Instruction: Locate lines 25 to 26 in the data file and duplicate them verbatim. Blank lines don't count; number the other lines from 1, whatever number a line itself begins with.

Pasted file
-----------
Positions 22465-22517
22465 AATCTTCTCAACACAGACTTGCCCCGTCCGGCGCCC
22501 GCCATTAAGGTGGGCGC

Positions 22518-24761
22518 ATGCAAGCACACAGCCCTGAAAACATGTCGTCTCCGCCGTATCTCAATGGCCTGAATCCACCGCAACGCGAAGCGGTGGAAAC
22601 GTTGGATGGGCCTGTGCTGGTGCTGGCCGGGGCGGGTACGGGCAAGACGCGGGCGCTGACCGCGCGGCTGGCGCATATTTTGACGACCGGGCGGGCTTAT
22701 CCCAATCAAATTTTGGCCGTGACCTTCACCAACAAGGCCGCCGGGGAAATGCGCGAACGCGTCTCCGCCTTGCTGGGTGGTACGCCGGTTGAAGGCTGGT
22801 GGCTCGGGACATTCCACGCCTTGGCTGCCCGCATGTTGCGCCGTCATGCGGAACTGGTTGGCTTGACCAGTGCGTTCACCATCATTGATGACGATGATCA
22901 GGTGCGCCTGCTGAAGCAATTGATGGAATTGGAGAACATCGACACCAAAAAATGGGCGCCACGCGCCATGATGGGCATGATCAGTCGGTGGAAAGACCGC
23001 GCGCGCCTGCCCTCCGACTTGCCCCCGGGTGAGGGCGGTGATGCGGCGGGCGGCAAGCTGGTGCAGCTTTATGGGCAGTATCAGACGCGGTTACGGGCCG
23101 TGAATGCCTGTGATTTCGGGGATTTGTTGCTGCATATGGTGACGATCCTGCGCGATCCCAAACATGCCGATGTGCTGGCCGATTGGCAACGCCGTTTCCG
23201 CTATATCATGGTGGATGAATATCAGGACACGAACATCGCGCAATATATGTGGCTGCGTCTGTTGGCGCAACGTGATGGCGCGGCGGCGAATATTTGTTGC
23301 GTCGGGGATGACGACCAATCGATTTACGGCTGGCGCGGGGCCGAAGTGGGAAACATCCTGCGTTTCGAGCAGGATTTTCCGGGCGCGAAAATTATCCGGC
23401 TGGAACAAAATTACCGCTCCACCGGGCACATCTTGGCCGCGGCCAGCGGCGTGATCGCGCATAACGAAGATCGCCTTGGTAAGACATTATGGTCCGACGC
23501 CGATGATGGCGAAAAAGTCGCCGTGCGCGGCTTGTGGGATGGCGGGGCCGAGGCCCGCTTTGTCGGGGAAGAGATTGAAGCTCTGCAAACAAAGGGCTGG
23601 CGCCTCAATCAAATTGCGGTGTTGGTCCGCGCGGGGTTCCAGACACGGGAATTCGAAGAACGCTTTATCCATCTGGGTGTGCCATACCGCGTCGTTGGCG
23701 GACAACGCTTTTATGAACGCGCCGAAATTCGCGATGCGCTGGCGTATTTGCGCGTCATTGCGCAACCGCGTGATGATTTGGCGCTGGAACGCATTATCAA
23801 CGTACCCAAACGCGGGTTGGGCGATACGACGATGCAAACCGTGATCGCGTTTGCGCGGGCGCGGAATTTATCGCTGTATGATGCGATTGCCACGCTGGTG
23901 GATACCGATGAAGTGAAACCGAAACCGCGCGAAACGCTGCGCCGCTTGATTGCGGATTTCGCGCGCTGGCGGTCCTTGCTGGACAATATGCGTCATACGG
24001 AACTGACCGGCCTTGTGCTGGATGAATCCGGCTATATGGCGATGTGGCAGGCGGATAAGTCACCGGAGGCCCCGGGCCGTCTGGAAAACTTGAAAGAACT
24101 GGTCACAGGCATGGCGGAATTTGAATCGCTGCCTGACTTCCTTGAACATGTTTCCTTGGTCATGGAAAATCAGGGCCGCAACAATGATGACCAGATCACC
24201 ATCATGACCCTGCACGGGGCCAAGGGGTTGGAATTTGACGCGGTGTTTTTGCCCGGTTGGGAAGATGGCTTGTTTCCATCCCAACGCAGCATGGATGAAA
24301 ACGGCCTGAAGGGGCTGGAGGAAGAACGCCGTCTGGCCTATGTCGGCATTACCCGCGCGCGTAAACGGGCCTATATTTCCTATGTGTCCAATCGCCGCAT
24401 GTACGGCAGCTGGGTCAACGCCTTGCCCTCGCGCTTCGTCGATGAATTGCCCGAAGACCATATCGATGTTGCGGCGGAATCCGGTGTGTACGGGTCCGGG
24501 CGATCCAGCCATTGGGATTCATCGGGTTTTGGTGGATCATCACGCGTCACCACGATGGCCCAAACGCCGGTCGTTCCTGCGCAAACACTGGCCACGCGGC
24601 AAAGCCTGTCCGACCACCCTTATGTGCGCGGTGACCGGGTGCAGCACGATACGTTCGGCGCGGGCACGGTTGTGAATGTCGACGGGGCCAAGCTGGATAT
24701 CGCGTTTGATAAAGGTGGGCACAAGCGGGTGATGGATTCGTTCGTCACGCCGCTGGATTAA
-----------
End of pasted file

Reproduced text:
24501 CGATCCAGCCATTGGGATTCATCGGGTTTTGGTGGATCATCACGCGTCACCACGATGGCCCAAACGCCGGTCGTTCCTGCGCAAACACTGGCCACGCGGC
24601 AAAGCCTGTCCGACCACCCTTATGTGCGCGGTGACCGGGTGCAGCACGATACGTTCGGCGCGGGCACGGTTGTGAATGTCGACGGGGCCAAGCTGGATAT